CoreLogic released yesterday negative equity data showing that 11.1 million, or 23.1 percent, of all residential properties with a mortgage were in negative equity at the end of the fourth quarter of 2010, up from 10.8 million, or 22.5 percent, in the third quarter.
The small increase reflects the price declines that occurred during the fourth quarter and led to lower values. An additional 2.4 million borrowers had less than five percent equity, referred to as near-negative equity, in the fourth quarter. Together, negative equity and near-negative equity mortgages accounted for 27.9 percent of all residential properties with a mortgage nationwide.
“Negative equity holds millions of borrowers captive in their homes, unable to move or sell their properties,” says Mark Fleming, chief economist with CoreLogic. “Until the high level of negative equity begins to recede, the housing and mortgage finance markets will remain very sluggish.”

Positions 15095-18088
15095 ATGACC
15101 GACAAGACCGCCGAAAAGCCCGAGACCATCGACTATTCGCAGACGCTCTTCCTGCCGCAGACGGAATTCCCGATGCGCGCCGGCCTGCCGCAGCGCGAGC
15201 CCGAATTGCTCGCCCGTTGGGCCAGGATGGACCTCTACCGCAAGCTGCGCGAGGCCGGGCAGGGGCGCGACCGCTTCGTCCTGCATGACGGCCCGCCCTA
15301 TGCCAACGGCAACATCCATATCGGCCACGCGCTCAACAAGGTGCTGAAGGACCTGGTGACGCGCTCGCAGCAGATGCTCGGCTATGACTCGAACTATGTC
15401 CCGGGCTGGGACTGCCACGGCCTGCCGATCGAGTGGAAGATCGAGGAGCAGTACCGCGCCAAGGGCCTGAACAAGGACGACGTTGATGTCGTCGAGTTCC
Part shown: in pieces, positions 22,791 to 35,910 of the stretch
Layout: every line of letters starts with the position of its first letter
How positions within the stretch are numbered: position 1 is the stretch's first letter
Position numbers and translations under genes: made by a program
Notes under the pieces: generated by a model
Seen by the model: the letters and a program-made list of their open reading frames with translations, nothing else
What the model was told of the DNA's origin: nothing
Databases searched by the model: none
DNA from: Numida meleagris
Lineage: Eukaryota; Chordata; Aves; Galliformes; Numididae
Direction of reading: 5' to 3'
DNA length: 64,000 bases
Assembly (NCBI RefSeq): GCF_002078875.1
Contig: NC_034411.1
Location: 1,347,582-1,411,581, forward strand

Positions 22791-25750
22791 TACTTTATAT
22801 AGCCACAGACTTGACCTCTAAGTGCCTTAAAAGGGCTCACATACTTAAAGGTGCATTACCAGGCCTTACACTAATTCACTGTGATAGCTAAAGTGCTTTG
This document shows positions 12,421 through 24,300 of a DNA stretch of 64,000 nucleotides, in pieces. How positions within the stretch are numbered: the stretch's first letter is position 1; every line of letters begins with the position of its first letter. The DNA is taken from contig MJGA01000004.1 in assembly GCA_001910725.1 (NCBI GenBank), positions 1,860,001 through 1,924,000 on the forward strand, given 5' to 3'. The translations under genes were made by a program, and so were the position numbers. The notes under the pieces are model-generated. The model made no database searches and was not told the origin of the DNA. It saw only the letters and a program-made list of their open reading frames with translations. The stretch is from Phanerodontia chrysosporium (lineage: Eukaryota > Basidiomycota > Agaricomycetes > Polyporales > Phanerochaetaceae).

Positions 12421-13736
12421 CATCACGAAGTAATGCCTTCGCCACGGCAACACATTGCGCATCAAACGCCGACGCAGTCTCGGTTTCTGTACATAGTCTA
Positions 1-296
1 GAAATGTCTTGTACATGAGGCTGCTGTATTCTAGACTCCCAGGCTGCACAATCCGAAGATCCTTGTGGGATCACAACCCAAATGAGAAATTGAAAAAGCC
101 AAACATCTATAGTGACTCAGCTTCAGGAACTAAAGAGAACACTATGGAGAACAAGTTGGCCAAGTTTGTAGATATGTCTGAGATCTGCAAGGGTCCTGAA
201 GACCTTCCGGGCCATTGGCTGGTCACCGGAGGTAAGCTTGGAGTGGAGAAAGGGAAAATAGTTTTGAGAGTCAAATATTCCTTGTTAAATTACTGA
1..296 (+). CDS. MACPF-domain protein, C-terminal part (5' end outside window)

At 118 percent, Nevada had the highest average loan-to-value (LTV) ratios for properties with a mortgage, followed by Arizona (95 percent), Florida (91 percent), Michigan (84 percent), and Georgia (81 percent). New York had the lowest LTV at 50 percent, followed by Hawaii (54 percent), District of Columbia (58 percent), Connecticut (60 percent), and North Dakota (60 percent).
The aggregate level of negative equity increased to $751 billion in Q4, up from $744 billion last quarter but still below $800 billion a year ago.